Oregon Bans Domestic Violence Convicts From Owning Guns
Guns will always be a hot issue, especially since it involves trying to balance citizens' Second Amendment rights and prevent gun violence. One step legislators are taking to stop gun violence is limiting the gun ownership of domestic violence convicts.
Oregon is the latest state to pass a law banning domestic violence convicts from owning guns. More specifically, the governor of Oregon, Kate Brown, signed a law that closes a loophole that permits people to buy and keep guns after a domestic violence or stalking conviction.
Why This Law May Help
Under previous laws, police could confiscate guns if the offender was married to the victim. The new law permits the police to confiscate guns from anyone convicted of stalking or domestic violence, regardless of the offender's relationship to the victim.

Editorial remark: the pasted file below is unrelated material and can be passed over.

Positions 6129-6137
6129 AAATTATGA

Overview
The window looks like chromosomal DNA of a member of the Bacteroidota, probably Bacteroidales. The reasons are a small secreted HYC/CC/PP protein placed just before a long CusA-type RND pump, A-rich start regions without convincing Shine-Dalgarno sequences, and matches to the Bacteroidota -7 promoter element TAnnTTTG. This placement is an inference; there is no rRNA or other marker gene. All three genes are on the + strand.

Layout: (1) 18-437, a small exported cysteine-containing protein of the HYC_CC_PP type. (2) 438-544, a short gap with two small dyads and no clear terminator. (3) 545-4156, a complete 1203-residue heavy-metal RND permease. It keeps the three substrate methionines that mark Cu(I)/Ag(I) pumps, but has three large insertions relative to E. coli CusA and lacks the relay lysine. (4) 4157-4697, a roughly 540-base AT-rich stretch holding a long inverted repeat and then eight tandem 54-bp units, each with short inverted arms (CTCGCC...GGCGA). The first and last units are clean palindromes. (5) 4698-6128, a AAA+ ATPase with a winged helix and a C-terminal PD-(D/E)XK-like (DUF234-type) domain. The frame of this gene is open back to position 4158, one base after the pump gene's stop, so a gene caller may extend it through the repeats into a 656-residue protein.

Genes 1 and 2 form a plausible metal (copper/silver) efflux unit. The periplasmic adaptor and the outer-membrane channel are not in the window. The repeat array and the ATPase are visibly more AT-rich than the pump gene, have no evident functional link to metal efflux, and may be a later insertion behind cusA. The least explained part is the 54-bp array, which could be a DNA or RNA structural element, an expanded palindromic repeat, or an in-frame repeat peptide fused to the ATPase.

Everytown for Gun Safety, an advocacy group, found that between 2009 and 2016, 54% of mass shootings were related to "domestic or family violence." In fact, according to the article in Courthouse News Service, "[i]n several high-profile mass shootings in recent years, the perpetrator had a history of domestic violence or stalking." For example, Devin Kelley Patrick, the man who opened gunfire at a Baptist church in Texas killing 27 people, had a domestic violence conviction.
Actions in Other States
Washington legislators passed a similar bill recently. Additionally, a new law enforcement task force was created in Seattle with the purpose of collecting guns from abusers. According to the Seattle Times, this task force has been able to confiscate almost 200 guns from people who have risk-protection or domestic violence orders.